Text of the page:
The Chromatic Passing Note and Chromatic Passing Chord

Whereas in the strict counterpoint of the 16th century, only diatonic passing notes were allowed which filled in the gap of a third, in tonal music the chromatic passing note could be used which filled in the chromatic step between two notes a whole tone apart, as below, where the C# fills in between the C and D in the bass:

Just as more than one passing note can be combined in diatonic counterpoint, chromatic passing notes can be combined and these can be used to form new chords. If we add a further voice to the above descending from C via a chromatic Bb to A, we get the following:

The passing note here fills in a third but is nevertheless chromatic due to its alteration. These two chromatic passing notes form a diminished 7th chord in combination with the sustained G and E from the C major chord. This can be described as a chromatic passing chord. It arises totally out of voice leading, rather than as a result of a change of harmony. This is one of the most common uses of the diminished 7th chord.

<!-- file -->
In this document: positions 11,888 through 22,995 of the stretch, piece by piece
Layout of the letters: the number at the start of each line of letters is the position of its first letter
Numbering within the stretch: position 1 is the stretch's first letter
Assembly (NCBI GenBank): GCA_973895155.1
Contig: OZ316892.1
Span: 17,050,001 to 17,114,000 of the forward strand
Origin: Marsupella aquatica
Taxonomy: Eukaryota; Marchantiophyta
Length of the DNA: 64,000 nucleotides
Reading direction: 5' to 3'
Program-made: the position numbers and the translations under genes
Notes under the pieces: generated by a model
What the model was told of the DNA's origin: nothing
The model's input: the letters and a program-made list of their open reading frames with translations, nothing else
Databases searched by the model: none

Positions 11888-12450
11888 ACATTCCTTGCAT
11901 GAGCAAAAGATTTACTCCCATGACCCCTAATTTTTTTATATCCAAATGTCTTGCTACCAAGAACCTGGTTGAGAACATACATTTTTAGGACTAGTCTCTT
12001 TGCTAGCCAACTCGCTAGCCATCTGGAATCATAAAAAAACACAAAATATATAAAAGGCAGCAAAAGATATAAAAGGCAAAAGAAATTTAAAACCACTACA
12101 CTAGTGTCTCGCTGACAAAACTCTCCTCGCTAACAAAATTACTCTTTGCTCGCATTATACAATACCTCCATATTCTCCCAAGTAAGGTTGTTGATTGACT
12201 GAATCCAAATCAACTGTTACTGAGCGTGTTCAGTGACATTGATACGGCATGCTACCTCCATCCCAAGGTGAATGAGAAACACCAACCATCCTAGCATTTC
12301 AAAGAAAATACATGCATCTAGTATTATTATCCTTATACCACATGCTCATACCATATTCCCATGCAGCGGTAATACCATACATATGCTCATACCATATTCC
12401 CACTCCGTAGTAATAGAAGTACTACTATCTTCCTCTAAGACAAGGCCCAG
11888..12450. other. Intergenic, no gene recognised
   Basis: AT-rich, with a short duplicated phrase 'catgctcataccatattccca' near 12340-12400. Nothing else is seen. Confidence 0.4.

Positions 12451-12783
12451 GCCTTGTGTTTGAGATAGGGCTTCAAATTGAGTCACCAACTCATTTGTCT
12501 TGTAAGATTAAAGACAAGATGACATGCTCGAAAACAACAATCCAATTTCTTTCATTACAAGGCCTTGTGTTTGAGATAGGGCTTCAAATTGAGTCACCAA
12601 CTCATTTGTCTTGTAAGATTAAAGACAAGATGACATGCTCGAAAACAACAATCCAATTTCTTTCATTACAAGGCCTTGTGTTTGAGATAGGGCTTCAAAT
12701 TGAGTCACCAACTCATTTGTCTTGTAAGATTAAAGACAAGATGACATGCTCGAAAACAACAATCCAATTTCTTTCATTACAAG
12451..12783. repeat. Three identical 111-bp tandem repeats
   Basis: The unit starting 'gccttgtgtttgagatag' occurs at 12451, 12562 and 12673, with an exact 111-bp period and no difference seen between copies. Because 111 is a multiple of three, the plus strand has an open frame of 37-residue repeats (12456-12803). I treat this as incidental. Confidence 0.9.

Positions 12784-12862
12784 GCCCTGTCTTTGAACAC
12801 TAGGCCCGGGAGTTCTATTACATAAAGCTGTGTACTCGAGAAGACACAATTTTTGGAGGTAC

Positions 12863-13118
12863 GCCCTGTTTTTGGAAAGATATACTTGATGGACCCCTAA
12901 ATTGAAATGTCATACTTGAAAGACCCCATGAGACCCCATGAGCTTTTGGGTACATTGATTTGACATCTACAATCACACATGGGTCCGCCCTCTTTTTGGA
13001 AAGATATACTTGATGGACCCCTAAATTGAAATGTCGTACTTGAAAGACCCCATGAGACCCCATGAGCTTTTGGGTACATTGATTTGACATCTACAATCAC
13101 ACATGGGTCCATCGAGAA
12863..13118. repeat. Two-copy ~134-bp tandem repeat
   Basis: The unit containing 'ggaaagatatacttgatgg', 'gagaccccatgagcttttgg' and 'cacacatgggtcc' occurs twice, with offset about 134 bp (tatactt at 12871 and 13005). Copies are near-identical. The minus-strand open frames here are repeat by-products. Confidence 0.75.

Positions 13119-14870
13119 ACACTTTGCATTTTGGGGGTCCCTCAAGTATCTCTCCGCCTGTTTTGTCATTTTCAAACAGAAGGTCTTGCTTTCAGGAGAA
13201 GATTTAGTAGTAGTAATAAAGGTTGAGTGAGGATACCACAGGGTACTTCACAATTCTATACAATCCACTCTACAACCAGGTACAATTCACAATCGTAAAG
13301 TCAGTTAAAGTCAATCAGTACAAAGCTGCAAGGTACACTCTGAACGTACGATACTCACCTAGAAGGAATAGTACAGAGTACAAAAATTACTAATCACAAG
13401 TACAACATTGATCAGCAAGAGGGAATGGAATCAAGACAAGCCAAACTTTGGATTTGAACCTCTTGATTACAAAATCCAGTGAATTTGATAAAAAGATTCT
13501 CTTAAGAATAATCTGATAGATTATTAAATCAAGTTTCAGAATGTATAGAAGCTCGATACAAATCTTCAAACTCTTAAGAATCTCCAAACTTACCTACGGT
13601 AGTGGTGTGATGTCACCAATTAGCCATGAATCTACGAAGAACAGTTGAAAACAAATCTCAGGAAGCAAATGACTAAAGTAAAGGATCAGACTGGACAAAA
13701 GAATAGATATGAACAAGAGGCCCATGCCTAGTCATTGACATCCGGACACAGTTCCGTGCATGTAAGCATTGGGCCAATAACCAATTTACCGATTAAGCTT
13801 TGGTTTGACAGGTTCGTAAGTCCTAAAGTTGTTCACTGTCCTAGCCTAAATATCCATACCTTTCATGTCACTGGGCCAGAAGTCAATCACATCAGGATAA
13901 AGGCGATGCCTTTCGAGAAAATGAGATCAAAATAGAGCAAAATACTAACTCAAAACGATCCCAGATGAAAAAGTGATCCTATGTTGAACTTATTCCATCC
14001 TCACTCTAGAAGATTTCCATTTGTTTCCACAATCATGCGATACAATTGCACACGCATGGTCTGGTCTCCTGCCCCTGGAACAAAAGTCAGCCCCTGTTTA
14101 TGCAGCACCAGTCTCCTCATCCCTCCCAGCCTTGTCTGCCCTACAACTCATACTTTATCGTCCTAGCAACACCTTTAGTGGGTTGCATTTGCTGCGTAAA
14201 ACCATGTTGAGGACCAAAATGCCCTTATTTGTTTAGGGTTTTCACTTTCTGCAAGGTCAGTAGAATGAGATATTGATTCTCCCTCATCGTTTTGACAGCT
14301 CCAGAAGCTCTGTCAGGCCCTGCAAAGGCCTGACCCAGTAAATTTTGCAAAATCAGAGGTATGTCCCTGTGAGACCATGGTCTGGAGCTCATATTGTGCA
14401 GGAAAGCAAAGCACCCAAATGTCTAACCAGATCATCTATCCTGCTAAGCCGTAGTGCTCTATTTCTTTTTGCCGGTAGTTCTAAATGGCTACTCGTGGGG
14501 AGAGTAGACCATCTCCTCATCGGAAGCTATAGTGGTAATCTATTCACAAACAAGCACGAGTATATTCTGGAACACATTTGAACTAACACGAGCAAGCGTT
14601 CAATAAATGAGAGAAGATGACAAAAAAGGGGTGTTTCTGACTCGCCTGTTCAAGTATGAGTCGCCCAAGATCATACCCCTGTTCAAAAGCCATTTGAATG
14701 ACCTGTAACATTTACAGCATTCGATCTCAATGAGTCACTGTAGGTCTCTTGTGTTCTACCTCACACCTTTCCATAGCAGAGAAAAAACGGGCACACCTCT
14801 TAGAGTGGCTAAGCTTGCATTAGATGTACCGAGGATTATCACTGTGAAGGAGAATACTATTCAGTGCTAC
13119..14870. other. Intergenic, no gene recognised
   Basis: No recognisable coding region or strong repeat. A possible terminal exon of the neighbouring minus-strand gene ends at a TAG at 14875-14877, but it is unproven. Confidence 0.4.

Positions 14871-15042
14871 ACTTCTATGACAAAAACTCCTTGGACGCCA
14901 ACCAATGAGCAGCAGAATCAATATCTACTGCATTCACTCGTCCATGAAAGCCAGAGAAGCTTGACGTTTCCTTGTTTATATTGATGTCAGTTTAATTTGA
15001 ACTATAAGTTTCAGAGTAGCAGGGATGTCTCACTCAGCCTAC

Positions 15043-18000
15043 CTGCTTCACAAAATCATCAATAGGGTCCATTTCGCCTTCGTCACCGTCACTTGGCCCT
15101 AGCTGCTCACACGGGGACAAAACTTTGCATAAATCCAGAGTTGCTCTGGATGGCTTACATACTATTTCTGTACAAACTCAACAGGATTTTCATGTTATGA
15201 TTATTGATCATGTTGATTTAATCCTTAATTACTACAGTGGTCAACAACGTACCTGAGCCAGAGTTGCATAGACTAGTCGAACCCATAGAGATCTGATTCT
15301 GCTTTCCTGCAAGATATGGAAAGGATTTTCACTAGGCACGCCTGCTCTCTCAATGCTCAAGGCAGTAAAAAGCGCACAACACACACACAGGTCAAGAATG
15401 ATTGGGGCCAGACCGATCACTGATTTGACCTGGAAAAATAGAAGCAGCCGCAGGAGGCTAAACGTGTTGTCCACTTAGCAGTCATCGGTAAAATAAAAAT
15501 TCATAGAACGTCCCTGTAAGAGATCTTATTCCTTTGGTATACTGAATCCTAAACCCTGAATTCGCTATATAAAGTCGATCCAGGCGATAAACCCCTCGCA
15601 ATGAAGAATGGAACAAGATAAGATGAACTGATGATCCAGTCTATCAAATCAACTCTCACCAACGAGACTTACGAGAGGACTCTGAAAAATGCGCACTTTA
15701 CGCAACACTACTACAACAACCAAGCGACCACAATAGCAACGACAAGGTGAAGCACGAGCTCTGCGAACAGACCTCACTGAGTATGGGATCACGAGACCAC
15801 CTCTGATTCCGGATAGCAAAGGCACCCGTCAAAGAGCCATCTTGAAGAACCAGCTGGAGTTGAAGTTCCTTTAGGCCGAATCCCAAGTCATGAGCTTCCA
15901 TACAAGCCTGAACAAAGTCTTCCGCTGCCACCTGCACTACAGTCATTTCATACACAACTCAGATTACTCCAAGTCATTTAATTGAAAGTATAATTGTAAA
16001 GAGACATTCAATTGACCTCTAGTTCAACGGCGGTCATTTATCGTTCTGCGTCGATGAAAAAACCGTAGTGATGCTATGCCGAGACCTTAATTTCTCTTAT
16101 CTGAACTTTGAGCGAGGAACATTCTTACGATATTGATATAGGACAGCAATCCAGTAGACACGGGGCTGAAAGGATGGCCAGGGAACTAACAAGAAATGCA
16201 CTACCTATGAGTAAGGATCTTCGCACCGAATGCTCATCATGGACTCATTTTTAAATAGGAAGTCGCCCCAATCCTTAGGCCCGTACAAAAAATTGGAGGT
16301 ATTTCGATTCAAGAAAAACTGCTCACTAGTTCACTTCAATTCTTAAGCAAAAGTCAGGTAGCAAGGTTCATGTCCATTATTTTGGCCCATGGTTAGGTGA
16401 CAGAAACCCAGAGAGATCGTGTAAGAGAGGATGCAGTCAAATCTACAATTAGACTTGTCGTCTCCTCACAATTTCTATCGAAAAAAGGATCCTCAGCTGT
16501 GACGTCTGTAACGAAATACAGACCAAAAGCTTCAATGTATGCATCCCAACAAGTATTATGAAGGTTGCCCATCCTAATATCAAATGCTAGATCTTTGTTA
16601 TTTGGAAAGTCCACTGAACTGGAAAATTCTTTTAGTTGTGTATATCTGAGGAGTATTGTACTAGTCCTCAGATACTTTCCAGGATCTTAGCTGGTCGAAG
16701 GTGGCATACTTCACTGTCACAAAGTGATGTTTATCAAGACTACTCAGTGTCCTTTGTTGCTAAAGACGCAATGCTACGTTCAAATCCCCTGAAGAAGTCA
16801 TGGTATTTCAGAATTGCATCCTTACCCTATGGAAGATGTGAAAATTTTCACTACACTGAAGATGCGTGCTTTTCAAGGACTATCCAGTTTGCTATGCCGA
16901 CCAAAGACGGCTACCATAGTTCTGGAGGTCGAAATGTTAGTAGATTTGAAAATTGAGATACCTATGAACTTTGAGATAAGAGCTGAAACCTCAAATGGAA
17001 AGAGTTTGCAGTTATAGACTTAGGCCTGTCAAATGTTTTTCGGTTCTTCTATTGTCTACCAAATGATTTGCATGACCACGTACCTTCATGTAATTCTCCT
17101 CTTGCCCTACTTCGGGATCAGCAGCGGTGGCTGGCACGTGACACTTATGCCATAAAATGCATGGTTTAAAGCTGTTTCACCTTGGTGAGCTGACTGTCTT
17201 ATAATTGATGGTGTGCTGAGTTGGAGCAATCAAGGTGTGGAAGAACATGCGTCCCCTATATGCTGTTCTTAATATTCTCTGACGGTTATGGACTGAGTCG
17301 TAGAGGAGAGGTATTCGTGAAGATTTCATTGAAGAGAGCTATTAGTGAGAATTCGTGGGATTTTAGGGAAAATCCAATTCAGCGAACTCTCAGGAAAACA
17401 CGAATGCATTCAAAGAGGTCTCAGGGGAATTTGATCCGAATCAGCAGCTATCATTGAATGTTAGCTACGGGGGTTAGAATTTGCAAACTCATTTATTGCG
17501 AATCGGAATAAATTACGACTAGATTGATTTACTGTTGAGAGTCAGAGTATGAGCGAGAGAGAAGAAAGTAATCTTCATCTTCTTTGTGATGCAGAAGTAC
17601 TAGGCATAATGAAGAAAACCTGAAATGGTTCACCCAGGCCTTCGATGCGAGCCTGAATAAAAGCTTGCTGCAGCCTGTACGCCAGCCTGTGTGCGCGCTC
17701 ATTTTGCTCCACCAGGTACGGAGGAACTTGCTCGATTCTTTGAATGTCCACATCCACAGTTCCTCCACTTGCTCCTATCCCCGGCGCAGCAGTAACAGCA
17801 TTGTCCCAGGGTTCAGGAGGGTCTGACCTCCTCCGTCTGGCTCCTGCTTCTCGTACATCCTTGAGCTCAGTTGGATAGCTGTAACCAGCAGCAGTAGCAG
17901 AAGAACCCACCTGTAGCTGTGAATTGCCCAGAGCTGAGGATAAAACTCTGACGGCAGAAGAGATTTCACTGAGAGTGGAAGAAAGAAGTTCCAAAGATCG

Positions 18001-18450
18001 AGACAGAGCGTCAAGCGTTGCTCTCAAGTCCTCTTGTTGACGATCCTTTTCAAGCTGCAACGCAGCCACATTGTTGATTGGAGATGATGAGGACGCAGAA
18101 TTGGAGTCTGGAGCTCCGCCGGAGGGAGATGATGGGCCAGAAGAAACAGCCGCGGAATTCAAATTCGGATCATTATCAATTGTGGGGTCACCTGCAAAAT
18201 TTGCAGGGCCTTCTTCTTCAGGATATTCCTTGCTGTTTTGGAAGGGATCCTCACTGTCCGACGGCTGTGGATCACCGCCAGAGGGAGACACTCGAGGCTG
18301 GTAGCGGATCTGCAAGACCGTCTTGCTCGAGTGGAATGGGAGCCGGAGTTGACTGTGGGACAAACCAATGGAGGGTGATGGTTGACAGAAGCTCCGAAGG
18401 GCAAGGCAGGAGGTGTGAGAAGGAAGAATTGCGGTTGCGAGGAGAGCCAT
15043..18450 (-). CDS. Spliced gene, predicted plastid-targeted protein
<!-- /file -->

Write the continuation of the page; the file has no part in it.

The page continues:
As in other examples given, the voice leading elaborates on the underlying chord progression which is a C major chord moving to a D minor chord. Even when the voice leading produces whole chords - such as the diminished 7th chord here - if they arise out of voice leading they do not constitute root movements in themselves, they merely elaborate on the underlying chord progressions.

See Book Chapter 3 Part Three for more details on passing notes and passing chords.

See also the section on the double appoggiatura chord for a further example of a chromatic passing chord.


Next Topic: The Chromatic Auxiliary Note and the Chromatic Auxiliary Chord




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